Well, it’s that time again – time to make those curriculum decisions. You’re either new to homeschooling, or trying to figure out which curriculum to choose, or you’ve been homeschooling for several years and you’re totally happy with your curriculum or you’re ready for a change.
There are so many homeschool curricula on the market.
How in the world can you ever make the right choice? First, realize that just about
any curriculum will work for you. Really, I mean that, but there are several things to
consider before you make your final decision.
Some Things To Think About Before Purchasing Your Curricula:
1. Remember, just about any curriculum will work. The key to making it work is consistency which means you’ve got to consistently use it.
2. Consider your child’s learning style…
– Do they like to sit still and work by themselves?
– Do they like to be around others and learn best by talking and discussing?
– Does your child have a hard time sitting still and paying attention?
– Is your child an academic who already loves research and study?
– Is your child a hands-on learner?
3. What is your teaching style?
– Do you like everything laid out for you or do you like to do the planning?
– Do you like to do detailed record keeping or do you feel comfortable analyzing your child’s progress without detailed testing?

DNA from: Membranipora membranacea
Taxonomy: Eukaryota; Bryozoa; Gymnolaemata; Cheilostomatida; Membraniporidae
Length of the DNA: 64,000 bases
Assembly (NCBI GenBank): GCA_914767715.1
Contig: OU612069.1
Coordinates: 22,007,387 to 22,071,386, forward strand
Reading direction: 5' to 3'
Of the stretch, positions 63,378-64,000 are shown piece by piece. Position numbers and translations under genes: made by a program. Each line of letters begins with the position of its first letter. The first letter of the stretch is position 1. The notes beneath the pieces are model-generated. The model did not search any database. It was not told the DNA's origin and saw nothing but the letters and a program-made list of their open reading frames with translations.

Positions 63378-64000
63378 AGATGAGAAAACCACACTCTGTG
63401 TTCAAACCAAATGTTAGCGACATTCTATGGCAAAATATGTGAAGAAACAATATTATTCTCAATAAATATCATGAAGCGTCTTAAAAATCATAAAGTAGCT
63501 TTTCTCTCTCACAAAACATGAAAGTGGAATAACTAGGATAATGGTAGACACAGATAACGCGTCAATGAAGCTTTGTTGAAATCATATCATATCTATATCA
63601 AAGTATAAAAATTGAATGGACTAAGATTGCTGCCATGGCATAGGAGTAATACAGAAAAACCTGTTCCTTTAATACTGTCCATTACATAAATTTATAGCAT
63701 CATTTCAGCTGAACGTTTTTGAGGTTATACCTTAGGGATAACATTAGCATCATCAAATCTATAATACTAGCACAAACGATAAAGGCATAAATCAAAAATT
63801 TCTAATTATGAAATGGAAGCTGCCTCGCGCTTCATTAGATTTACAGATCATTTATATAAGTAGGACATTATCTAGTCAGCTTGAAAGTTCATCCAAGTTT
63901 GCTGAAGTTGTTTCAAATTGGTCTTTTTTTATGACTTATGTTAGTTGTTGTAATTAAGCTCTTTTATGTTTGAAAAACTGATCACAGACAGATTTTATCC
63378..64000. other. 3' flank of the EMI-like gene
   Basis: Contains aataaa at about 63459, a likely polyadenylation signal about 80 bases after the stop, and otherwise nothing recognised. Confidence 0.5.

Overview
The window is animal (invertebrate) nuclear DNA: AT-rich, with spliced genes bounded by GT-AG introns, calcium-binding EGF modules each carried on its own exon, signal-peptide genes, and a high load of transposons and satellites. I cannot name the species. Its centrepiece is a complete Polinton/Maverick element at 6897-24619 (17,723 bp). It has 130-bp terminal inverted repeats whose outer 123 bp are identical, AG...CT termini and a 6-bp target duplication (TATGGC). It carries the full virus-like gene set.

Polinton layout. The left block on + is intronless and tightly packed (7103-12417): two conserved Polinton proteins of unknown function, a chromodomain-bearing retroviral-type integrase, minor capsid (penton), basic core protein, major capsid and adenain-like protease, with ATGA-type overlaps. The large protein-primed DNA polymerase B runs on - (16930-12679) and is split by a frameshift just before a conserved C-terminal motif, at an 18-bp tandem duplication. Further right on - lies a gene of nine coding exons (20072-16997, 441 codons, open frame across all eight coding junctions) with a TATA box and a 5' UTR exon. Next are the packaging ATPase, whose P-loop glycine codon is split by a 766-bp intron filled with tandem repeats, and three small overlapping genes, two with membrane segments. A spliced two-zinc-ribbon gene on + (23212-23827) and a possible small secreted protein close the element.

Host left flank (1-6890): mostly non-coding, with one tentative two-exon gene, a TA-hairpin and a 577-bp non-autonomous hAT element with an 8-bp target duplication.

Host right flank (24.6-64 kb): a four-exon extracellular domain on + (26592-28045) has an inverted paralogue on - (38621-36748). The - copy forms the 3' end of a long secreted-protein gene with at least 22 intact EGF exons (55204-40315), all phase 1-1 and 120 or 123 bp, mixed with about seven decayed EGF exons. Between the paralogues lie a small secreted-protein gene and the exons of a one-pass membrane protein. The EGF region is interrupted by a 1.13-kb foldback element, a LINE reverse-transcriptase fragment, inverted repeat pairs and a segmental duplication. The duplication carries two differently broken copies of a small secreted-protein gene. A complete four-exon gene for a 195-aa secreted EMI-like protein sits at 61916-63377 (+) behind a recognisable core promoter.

– Are you comfortable learning alongside your children or do you feel you need to know and understand everything before you can teach it?
4. If your teaching style is different than your child’s learning style, take into consideration how your child will learn best, and adapt yourself to their style.
There is no right or wrong answer. Each type of curriculum has its advantages and disadvantages. Discovering the way you teach and the way your child receives information will help you make your curricula decisions.
There are several different approaches for teaching your children to be productive, educated learners. There’s the traditional textbook approach, the classical approach, the unit study approach, the living books approach, the principle approach and the unschooling or relaxed schooling approach.
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